How to Break Out of the Thought Rumination Cycle

Today we have a post from Hannah Wise on how to break out of the thought rumination cycle. Hannah is a compassionate therapist at Anchored Counseling Co., dedicated to helping individuals reconnect with themselves and their bodies. She values empathy, authenticity, and vulnerability in her therapeutic relationships, aiming to create a safe and collaborative space for healing and recovery. Hannah believes in the inherent beauty and worth of all bodies, emphasizing their empowerment in overcoming daily challenges.

Specializing in eating disorders, body image concerns, women’s issues, trauma, self-esteem, depression, anxiety, and OCD, Hannah employs a variety of therapeutic approaches. She is proficient in Cognitive Behavioral Therapy (CBT), Acceptance and Commitment Therapy (ACT), Somatic Experiencing, mindfulness, and family therapy, tailoring her methods to meet the unique needs of her clients.

Hannah is deeply committed to walking alongside her clients on their journey of reconnection and self-discovery, offering her expertise and support every step of the way. We hope you enjoy today’s post from Hannah on how to break out of the thought rumination cycle!

We’ve all had that really uncomfortable encounter where we put our foot in our mouth at a social event and spend the whole car ride home replaying the terrible moment over and over. We’re only human after all. This constant replaying in our head or spending endless amounts of time thinking about past or future situations and fears is called thought rumination. Most people have at least experienced thought rumination, but it can quickly become overwhelming and constant if we don’t have the tools to notice and make peace with the thoughts. I want to emphasize that thought rumination is different from having an obsessive-compulsive or related diagnosis, which may require more serious and prolonged treatment. However, if you find yourself often getting trapped in thought rumination, here are three steps you can take to release yourself from the endless cycle that it can be:

Step 1: Bring awareness to the thoughts

We can’t quell the thoughts if we don’t recognize that they are dominating our consciousness. This may be difficult to recognize at first, especially if you have never tried to catch yourself in thought rumination before. Some things to look out for in catching yourself in thought rumination are looking out for physical symptoms in your body and noticing whether you are present in the current moment. Are you tensing your muscles? Do you feel like you are mentally somewhere else? Are you thinking about moments in the past or anticipating the future? These are all signs that you may be trapped in thought rumination. Just practicing this skill alone is a great first step and is meant to be celebrated! In many cases, just bringing awareness to the thoughts is the hardest part.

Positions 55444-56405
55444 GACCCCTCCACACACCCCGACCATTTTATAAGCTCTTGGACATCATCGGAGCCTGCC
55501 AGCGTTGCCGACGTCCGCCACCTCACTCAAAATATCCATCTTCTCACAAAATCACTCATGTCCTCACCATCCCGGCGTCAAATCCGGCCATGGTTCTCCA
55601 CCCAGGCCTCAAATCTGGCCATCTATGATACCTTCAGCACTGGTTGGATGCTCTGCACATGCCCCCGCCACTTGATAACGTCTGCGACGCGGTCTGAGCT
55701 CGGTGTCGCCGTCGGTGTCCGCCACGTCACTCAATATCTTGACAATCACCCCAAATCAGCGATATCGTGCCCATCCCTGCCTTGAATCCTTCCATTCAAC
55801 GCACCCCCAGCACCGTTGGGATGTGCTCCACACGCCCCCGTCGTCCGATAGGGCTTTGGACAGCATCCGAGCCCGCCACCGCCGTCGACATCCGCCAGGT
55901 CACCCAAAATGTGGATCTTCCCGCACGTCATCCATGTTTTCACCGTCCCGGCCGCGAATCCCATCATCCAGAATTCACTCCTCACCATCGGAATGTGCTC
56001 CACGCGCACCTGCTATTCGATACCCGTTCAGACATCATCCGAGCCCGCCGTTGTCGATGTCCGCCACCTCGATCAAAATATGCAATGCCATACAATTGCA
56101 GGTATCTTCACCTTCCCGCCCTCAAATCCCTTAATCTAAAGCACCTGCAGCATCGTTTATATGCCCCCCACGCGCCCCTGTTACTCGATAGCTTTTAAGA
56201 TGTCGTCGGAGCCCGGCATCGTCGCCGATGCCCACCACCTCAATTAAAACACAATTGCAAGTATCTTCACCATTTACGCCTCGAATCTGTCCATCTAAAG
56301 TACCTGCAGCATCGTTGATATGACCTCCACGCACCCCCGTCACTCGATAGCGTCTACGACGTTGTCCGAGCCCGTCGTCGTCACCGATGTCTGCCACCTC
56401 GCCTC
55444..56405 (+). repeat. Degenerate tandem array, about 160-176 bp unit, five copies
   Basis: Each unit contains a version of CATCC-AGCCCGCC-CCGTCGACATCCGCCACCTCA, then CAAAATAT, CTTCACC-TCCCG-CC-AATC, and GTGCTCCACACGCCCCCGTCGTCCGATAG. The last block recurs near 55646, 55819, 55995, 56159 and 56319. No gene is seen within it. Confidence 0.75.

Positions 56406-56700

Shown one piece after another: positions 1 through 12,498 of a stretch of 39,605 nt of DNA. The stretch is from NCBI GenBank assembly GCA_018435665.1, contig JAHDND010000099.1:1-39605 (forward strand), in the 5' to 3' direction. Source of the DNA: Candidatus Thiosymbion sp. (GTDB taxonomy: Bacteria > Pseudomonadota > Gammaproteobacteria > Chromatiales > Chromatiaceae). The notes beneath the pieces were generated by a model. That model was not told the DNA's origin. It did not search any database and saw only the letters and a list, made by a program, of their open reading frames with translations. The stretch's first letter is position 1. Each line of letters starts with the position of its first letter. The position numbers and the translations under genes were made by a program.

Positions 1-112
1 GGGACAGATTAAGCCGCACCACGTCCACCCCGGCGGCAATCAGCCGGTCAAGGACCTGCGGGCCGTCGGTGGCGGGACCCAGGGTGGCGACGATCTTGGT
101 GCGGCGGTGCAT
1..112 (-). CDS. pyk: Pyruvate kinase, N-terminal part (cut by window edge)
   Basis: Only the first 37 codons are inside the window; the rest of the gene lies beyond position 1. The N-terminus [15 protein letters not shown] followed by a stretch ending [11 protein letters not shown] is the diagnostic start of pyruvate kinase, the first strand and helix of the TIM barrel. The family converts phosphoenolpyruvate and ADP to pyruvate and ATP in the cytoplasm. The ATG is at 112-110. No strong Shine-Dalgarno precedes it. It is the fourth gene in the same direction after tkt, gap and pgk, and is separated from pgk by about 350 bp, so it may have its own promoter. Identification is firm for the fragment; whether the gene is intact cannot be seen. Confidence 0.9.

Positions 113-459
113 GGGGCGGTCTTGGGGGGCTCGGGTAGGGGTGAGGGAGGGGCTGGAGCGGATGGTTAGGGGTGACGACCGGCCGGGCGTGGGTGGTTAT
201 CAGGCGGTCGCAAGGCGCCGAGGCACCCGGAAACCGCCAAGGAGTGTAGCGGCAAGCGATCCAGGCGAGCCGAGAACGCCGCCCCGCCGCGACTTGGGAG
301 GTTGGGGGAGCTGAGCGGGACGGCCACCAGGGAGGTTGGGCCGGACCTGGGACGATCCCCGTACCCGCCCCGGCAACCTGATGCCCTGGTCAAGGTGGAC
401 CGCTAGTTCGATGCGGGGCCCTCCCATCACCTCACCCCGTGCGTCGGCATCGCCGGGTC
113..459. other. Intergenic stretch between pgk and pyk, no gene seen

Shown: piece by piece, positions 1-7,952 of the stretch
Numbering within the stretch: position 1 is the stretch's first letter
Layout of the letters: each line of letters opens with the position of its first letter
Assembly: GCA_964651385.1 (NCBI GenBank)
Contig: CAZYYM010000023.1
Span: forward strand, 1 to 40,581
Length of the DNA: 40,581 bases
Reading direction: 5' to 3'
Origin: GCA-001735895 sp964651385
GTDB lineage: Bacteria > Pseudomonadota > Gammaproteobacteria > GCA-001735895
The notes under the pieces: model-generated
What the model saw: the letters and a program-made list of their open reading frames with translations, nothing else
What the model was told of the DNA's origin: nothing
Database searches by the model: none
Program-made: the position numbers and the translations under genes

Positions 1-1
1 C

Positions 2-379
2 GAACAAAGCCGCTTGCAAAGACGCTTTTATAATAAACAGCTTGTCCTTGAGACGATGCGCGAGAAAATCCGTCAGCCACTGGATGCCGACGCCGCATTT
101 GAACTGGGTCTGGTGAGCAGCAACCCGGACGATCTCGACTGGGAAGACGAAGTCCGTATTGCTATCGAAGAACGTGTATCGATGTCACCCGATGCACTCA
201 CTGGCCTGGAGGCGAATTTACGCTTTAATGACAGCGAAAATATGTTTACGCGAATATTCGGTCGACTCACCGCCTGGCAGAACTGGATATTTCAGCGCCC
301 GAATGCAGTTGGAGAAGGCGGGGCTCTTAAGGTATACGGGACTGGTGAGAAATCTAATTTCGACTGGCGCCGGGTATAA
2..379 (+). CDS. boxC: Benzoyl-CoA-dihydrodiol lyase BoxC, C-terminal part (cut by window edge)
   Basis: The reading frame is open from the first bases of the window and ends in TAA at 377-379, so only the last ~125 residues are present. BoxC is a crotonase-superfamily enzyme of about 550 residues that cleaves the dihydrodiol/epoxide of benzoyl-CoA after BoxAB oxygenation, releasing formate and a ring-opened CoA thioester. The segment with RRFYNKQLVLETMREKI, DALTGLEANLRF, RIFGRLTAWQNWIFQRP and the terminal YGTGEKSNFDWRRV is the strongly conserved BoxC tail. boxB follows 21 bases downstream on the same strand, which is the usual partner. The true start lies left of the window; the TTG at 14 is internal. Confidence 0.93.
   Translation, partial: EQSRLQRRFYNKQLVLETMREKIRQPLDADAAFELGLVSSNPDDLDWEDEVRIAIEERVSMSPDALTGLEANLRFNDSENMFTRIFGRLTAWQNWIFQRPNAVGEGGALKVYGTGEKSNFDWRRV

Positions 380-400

Step 2: Analyze what may have triggered the thought or where they’re coming from 

Did you wish you said something differently during that hard conversation with your partner? Are you worried about your next career move? These examples along with other stressful moments or fears can trigger thought rumination. Notice how both examples are past and future based. Thought rumination pulls us out of the present moment, which takes us out of connection with ourselves and others. Once you pass step 1 by noticing your thoughts, step 2 allows you to analyze where your thoughts are coming from or what might have triggered them because you are brought back to the present moment. This knowledge is power! Knowing what activates thought rumination helps us avoid falling into it next time we are posed with those same triggers. 

Step 3: Break out 

I’ve emphasized how thought rumination brings us out of the present moment by pulling our attention to past situations or anticipated future events. Therefore, the best way to break out of thought rumination is to get grounded in the present. One hack for this is the 5, 4, 3, 2, 1 rule. Using this grounding technique, you will identify five things you can see, four objects you can touch, three sounds you can hear, two scents you can smell, and one thing you can taste. It essentially anchors you to the here and now by utilizing all five senses. It takes us out of our heads and into our bodies. This allows us to approach whatever we were ruminating over from a calm, balanced place rather than a place of anxiety and fear. 

Thought rumination is a common behavior, but we do have the power to break out of it. Side stepping thought rumination in favor of living in the present moment makes us better problem solvers, more engaged friends and partners, and less anxious. For more tips on managing thought rumination, @fightthroughmentalhealth on Instagram has some great posts on breaking out of thought rumination and other mental health resources as well. 

AFFIRMATION OF THE DAY: “This moment is exactly as it’s meant to be”

You got this!


We hope you found Hannah’s insights on how to break out of the thought rumination cycle helpful. If her message resonated with you, this could be the perfect time to take meaningful steps toward your healing and peace. To initiate your work with Hannah, please feel free to call our office at 615.510.3797 or click here to learn more.

Anchored Counseling Company is a a group practice specializing in the treatment of anxiety, depression, body image concerns, eating disorders & disordered eating, substance use, trauma and PTSD, and spirituality in Brentwood, Tennessee and serving the greater Nashville, Tennessee area. We are easily accessible for clients living in Franklin, Tennessee and Spring Hill, Tennessee. 

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